P0325 on a 99 Forester "running on two cylinders"

You have the knock sensor. If it is an easy access to take out the old and put in the new one - hey, it’s worth a shot. I don’t give it a high probability of success, but if the effort isn’t much then what harm can it do. Some knock sensors are easy, and some are a bear - hopefully this is one of the easy ones. Good luck.

I have watched some videos and the guy in the forums described it. You find the white plug on top of the engine and follow it down to a black donut shape with a bolt through the middle. Remove the bolt, disconnect the cable, put your new sensor in the same position as the old one, tighten it to 17 foot-pounds, and connect the cable.

I’m having a hard time seeing a knock sensor causing a misfire at idle on 1 and 3.
What would I do if I were in your shoes?
I’d run a compression test and make sure the numbers on those 2 cylinders are good. Ideally, you would be looking for 175 PSI and up. Always make sure the basic engine is mechanically solid before chasing other gremlins and I mention this because of the valve adjustment referenced previously.
If the numbers are good, then I would connect a vacuum gauge to determine if there are any vacuum leaks.

The point about a vacuum leak is that it can cause poor running at idle that smooths out when revved.
It is possible for a Subaru engine to suffer on one side and not the other because of a vacuum leak combined with the design of the intake manifold and boxer style engine.

Aww, but I just put the spark plugs in there!

Just kidding. This looks like one of those things where purchasing the tool can cost less than paying a shop to use theirs, like my OBD-II reader. I paid the first shop $100 and the second $45 to diagnose my check engine light and I do not know that they did more than disconnect my Ultragauge, which reads codes, to plug in their code reader.

Well, I will replace the knock sensor, since I already have that, and if I still have a problem, I will do a compression test. That seems simple enough. Thanks!

By the way, I asked my friends, and they say their batteries last two years or less. Also, I do not know why I thought there was only one Subaru dealership in the Phoenix Metro area, unless it was when I went to order parts. Subaru’s website shows Peoria and Tucson, then Las Vegas and St. George, Utah. However, there are two dealerships that are closer to the one in Peoria, although they do not have an on-line parts inventory, you need to send a part quote request.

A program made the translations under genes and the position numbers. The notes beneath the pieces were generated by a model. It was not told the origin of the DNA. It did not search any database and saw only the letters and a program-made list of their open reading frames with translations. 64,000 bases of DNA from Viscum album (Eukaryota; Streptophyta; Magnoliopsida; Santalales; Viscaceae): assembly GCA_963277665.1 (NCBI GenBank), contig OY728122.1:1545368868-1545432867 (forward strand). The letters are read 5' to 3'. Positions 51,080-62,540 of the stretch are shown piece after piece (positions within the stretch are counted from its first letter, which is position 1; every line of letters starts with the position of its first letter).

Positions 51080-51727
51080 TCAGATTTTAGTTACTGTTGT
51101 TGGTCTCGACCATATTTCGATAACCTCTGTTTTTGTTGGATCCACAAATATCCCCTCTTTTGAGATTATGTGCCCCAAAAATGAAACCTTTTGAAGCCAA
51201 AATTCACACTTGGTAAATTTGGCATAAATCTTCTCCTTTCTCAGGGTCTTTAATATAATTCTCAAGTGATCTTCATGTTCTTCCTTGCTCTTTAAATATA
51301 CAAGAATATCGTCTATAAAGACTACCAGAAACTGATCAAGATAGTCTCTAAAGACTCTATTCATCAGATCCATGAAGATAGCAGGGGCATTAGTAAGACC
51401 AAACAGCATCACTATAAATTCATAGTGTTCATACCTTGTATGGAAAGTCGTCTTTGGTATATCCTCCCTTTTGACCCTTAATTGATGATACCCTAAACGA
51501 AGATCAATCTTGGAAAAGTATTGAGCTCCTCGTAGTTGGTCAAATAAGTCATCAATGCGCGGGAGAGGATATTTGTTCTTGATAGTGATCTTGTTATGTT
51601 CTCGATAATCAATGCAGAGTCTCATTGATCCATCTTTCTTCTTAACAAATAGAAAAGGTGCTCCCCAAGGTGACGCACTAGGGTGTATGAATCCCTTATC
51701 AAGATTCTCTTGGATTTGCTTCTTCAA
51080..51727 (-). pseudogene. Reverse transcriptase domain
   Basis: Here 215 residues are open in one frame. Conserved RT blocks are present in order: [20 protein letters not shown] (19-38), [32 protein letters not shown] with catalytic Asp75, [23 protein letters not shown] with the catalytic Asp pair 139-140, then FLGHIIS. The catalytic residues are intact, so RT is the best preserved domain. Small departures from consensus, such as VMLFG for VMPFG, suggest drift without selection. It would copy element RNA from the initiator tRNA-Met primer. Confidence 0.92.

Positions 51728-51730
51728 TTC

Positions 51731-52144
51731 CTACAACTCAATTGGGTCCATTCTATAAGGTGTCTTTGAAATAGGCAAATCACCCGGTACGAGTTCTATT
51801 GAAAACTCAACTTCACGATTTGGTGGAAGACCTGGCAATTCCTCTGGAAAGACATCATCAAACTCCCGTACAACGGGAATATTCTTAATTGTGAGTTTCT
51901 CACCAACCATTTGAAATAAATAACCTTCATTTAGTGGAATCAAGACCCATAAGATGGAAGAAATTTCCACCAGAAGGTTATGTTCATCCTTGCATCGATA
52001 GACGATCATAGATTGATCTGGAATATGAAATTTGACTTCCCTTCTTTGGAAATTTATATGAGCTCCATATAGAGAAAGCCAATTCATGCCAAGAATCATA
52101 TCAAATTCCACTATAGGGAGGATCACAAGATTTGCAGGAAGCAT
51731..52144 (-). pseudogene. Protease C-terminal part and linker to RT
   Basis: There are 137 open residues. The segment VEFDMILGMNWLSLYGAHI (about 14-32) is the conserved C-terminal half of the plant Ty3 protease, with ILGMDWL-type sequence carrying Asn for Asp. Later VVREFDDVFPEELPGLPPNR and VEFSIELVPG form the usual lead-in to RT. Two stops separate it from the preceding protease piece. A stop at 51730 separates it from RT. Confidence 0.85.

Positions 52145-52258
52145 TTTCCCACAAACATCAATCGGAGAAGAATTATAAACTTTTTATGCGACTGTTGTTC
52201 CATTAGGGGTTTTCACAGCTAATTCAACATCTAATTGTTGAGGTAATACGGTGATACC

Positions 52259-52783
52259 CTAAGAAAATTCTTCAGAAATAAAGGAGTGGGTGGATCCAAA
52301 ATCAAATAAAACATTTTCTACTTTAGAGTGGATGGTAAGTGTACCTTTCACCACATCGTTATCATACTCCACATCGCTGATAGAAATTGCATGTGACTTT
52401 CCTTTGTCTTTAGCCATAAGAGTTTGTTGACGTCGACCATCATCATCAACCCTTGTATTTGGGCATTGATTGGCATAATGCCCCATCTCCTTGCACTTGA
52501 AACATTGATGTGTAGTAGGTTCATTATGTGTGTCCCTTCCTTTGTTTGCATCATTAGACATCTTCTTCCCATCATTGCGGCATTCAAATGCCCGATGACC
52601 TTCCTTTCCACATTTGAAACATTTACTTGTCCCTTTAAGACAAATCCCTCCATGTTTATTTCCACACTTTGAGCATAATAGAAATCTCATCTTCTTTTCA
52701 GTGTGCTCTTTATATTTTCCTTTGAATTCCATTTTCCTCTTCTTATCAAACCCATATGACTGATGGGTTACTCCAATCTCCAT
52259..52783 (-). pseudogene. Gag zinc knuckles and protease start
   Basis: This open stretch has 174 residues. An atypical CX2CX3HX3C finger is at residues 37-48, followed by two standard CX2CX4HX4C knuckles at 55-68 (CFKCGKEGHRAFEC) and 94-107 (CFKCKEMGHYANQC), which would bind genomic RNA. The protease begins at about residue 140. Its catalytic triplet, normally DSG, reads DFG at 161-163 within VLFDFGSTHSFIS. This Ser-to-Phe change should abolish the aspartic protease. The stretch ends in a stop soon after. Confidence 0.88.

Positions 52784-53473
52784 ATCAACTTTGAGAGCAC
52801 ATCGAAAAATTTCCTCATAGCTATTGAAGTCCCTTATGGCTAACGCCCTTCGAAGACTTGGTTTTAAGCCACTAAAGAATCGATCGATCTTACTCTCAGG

I replaced the knock sensor, but it is not running any better. I was researching vacuum leaks and bad coilpacks, but just went out, removed a spark plug wire, and bridged the gap between my engine block and the connector, creating a spark.

Still no engine codes, though. I just went and drove. After about twenty-five miles, my check engine light came on, but went out after a little while. I honestly believe that was the time that it gave me P0301, P0303, and P0304.

I was not driving fifty-five miles an hour, down the highway, on one cylinder!

The check engine light came and went a few times, each time but that once giving me cylinders one and three. I just want to take it to a Subaru dealership and let them deal with it!

Some guy at O’Reilly said that he had two Subarus and he always took them to a nearby shop, so I may do that, but I really wish that I could focus on school.

By continuing to drive the car when it is running so poorly you are just making things worse. You are putting more unburned exhaust gases into the cat and it will overheat at best and at worst you could kill the cat completely. Then, you’ve got even more money to shell out.

Take the car to a competent Subaru specialty shop, or a Subaru dealer - leave it there and focus on school. Part of your overall education is to know when to ask for help. In this case you are not skilled and knowledgeable enough to diagnose this problem and fix it. You are just wasting your time and your money.

Okay guys, thank you for your input. I took my car back to the shop that replaced the timing belt and asked them to make sure that it was still on right. They said that the tensioner had been faulty, so they replaced it. I just got my car back and it is driving smoothly again. The knock sensor had been bad, but either the mechanics did my timing belt wrong, or they used faulty parts. Hopefully that is the end of all of this.

Thanks again and good luck.


I just looked at your original post again.

I am hoping that your “service plan” covered the expenses

Definition of “faulty tensioner”; - Feed you a line of BS as a face-saving move because we screwed up.
It’s part of the Mollification Program… :slight_smile: